DEERFIELD — Curt La Haise runs a shooting range 20 miles east of Madison where he teaches self defense and National Rifle Association-sponsored firearm courses. La Haise also teaches survival techniques and is a “prepper” who believes in being personally prepared for disasters.
Most of La Haise’s guns come from licensed dealers, which unlike private sellers are required to conduct background checks on buyers. He said he has no problem with the 18 states that have comprehensive background check laws that cover all buyers and sellers. But La Haise is skeptical such a requirement would reduce crime.
“Criminals will always get what they want to get,” he said. “Laws are for people that follow laws. Why should we make people who already follow laws follow more laws?”
His main concern is making sure that purchasers do not have to “jump through a bunch of hoops” or pay extra fees. He believes firearm sales should be “even” for all sellers.
“I don’t think criminals are buying their guns at gun shows, or through private sales legitimately,” La Haise said. “They’re buying them from another gang member.”
Allison Anderman, staff attorney at the Law Center to Prevent Gun Violence in San Francisco, which tracks and analyzes firearm legislation, said because of the private sale loophole, prohibited purchasers can get weapons through legal means.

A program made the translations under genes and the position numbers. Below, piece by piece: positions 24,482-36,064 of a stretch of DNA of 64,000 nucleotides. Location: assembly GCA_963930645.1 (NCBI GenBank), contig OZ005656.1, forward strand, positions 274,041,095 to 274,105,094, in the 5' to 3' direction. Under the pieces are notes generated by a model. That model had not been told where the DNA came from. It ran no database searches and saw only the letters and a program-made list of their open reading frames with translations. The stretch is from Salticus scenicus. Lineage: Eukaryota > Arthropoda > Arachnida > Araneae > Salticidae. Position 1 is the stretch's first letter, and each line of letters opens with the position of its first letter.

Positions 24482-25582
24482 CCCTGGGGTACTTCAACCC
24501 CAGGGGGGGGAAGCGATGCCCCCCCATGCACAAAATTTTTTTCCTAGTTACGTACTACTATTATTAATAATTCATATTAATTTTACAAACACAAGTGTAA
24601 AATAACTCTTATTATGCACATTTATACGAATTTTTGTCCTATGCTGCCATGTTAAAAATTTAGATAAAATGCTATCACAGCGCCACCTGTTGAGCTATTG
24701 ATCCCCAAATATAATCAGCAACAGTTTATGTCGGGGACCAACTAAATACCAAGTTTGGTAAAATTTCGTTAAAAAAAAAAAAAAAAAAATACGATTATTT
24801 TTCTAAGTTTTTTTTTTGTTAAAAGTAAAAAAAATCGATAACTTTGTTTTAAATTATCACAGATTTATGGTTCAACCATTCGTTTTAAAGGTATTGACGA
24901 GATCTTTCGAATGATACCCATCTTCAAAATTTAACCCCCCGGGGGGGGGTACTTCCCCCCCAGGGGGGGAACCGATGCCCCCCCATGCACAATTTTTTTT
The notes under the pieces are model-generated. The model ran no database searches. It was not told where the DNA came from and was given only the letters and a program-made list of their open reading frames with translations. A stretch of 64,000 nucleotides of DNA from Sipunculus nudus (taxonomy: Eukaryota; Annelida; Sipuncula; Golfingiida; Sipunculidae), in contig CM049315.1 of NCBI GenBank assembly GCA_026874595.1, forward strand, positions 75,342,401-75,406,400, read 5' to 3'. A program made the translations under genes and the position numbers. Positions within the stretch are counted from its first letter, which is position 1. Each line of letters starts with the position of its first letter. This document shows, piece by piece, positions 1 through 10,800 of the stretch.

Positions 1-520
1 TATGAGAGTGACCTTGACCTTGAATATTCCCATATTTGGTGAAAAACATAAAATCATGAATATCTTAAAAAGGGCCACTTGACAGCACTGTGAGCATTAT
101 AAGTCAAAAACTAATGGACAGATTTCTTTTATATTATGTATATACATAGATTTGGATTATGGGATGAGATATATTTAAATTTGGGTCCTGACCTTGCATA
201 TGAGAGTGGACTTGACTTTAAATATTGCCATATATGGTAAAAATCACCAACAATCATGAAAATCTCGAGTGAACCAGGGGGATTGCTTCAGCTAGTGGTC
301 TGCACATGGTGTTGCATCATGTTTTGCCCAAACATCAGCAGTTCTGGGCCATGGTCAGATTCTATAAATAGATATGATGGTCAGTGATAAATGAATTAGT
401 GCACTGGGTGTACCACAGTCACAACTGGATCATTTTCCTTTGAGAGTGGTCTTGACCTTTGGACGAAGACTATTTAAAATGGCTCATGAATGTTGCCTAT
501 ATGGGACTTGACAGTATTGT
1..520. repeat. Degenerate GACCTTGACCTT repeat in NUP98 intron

Anderman acknowledged that gang members and criminals still may be able to purchase firearms, even with universal background checks.
“But,” asked Anderman, “why should we be allowing people to easily and otherwise lawfully acquire firearms if they are prohibited from having them?”
Dee J. Hall and Coburn Dukehart of the Wisconsin Center for Investigative Journalism and Wisconsin Public Radio reporter Bridgit Bowden contributed to this report. It was produced in collaboration with Precious Lives, a two-year project investigating the problem of gun violence among young people, its causes and potential solutions in the Milwaukee area and statewide. Other partners in the project are 371 Productions, the Milwaukee Journal Sentinel, Milwaukee Public Radio 89.7 WUWM and The Voice 860 AM WNOV. Coverage by the Center(www.WisconsinWatch.org) of gun violence prevention issues is supported by The Joyce Foundation. The nonprofit Center collaborates with Wisconsin Public Radio, Wisconsin Public Television, other news media and the UW-Madison School of Journalism and Mass Communication. All works created, published, posted or disseminated by the Center do not necessarily reflect the views or opinions of UW-Madison or any of its affiliates.